The biggest problem facing Democrats in November may not be ennui but over-confidence. True, Democrats seem divided right now, and the likely nominee, Hillary Clinton, does little to inspire the activist base. And there is the concern that the earnest Sanders supporters might feel slighted by a nominating process that does not choose their candidate and might be inclined to petulantly sit home on Election Day brooding about the machinations of Wall Street. And of course, there’s that lingering apprehension that something will pop out of the FBI or a congressional probe to taint Clinton at some inopportune moment, leaving Democrats with a severely damaged candidate.
Given that litany of disquieting qualifications, one might wonder why there is a question of over-confidence. There is a reasonably good chance – perhaps not as certain as some might like – that the Republican Party is on one of those slow-motion cascades to catastrophe in which American politics occasionally engages. Like 1964 (Goldwater) or 1972 (McGovern), when the more extreme base of the party outmaneuvered the established leadership, 2016 provides a new model in which the established leaders of the party risk losing control not only to a fringe candidate, but to one of two interlopers who have spent the last nine months giving a big Bronx raspberry to the party they aspire to lead.
Should either Donald Trump or Ted Cruz – both anathema to the party regulars – secure the nomination in Cleveland, there is growing anxiety (well deserved, I would argue) that many Republicans would either choose not to vote for President, as some in the party elite have already declared, or would consider voting for Hillary Clinton (especially older Republican women who have expressed just such a surprising intention in private conversations passed along to me).
Should the party rally and figure out a way to deny either Trump or Cruz the nomination despite their formidable delegate counts going into the convention, the party could face massive non-participation or worse, a third party candidacy that could mirror the horrific performance of William Howard Taft in 1912 when challenged by Theodore Roosevelt for the loyalty of Republican voters.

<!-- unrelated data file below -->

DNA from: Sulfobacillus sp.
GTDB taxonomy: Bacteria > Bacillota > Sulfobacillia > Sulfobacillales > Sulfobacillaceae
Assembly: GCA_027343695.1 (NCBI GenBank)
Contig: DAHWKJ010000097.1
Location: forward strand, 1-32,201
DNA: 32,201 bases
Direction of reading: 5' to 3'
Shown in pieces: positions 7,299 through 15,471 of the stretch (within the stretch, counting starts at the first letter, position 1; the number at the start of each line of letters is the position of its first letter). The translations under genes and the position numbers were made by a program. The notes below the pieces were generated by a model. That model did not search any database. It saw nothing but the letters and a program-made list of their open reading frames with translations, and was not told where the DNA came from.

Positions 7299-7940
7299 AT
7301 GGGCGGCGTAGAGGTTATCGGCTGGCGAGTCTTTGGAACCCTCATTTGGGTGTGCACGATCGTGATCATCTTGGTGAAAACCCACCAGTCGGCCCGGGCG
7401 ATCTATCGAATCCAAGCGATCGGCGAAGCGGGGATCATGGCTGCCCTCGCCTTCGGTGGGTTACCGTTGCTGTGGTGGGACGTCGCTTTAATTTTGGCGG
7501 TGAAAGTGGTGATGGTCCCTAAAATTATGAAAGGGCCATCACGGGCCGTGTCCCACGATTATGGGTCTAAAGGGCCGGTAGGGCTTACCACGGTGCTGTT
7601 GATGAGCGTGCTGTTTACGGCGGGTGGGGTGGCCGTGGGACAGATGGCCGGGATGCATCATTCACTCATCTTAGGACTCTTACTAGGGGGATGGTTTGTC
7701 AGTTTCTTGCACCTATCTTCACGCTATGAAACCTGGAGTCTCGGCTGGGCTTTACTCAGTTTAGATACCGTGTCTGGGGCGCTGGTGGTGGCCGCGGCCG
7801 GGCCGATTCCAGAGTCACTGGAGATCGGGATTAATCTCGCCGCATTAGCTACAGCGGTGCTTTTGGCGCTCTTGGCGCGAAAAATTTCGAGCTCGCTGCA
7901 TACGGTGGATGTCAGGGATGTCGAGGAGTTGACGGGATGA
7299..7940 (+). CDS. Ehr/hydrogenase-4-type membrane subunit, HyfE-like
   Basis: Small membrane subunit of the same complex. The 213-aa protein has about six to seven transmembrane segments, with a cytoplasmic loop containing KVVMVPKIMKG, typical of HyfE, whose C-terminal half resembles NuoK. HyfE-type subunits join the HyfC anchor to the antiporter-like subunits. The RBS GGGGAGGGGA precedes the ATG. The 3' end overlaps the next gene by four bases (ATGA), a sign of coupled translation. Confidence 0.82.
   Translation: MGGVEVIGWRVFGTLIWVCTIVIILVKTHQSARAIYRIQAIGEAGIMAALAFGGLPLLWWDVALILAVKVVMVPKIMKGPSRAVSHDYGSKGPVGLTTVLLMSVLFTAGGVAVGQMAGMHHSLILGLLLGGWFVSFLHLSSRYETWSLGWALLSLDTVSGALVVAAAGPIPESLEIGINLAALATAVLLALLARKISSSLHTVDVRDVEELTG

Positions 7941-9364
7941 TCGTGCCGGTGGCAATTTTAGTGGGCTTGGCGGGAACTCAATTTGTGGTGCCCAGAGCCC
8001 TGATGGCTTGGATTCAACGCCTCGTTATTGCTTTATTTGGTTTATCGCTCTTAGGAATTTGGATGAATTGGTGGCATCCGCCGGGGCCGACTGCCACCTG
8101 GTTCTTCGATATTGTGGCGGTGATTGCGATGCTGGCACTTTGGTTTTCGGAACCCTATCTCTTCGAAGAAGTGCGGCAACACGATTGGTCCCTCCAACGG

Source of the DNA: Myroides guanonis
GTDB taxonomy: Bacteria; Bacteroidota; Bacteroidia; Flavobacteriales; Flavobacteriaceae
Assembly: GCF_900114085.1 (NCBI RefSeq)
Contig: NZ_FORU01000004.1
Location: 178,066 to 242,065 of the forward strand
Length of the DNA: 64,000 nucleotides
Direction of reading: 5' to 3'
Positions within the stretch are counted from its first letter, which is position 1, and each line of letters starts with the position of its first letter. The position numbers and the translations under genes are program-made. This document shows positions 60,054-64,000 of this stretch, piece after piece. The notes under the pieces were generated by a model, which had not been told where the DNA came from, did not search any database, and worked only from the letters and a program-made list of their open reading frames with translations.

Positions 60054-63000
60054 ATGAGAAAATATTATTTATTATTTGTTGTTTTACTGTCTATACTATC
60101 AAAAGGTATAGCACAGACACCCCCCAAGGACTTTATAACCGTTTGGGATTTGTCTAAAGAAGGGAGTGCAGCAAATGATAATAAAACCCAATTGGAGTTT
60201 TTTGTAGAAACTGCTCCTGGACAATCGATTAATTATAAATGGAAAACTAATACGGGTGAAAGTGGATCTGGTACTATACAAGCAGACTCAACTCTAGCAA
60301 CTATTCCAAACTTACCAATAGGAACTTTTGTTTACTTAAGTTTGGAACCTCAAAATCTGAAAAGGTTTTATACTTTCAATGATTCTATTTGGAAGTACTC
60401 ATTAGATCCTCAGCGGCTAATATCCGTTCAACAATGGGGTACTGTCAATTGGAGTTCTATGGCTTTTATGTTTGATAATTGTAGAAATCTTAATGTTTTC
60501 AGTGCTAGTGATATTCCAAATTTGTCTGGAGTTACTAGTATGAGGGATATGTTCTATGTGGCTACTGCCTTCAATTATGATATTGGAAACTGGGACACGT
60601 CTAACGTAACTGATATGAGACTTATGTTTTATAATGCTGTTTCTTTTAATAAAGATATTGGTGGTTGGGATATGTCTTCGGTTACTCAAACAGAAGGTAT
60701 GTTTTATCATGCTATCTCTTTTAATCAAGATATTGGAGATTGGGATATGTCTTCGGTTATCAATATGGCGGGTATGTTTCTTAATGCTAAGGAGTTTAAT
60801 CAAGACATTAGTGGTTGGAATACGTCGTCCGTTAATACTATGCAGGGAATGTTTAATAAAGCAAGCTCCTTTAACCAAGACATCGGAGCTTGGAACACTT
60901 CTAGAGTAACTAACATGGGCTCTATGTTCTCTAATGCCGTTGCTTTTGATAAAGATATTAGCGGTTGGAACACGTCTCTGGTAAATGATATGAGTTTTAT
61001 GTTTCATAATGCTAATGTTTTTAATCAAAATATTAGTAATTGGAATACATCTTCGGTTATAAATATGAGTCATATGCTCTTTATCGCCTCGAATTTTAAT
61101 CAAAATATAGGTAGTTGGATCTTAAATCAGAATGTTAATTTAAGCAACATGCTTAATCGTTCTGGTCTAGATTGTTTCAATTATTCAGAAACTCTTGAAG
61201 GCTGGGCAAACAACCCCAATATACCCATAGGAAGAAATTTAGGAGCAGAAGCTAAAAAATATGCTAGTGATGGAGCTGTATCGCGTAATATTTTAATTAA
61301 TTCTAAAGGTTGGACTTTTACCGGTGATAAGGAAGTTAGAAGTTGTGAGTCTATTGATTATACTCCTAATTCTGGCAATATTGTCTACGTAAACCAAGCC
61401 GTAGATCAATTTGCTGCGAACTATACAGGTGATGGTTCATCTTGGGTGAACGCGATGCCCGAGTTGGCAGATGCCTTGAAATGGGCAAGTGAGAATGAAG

In either scenario, the Republican fear spreads beyond the presidential race to the down ballot impact, with some observers postulating that control of the Senate would likely flip to the Democrats and that even the House majority might be in play. Losing the White House and the Senate could be catastrophic for the GOP, although very good news for Merrick Garland and a few sitting justices of the Supreme Court who might look more favorably on retirement with a Senate and White House in sympathetic hands.
The problem for the Republicans is that the scenario actually gets worse. It is one thing to blow an election, even when all the warning signs are out there, and your primary electorate still plunges along like lemmings to the gaping abyss. But it is another thing altogether to perform so badly in an election that you inflict long-term damage on the party’s viability. That is an outcome that a growing number of Republican strategists fear, and one that could fuel Democratic over-confidence. How much worse has been described by Frank Luntz, the Republican pollster/wordsmith/ strategist who played such a key role in designing the successful Republican messaging strategy until usurped by the Tea Party zealots and now, Trump.
Luntz recently conducted a survey of young voters aged 18-26, a group with notoriously poor electoral participation levels, but who inevitably age into older voters with much higher engagement. It is, however, in their early years that their views on key issues and their identification with political parties are formulated, even if they do not act upon their preferences by casting ballots.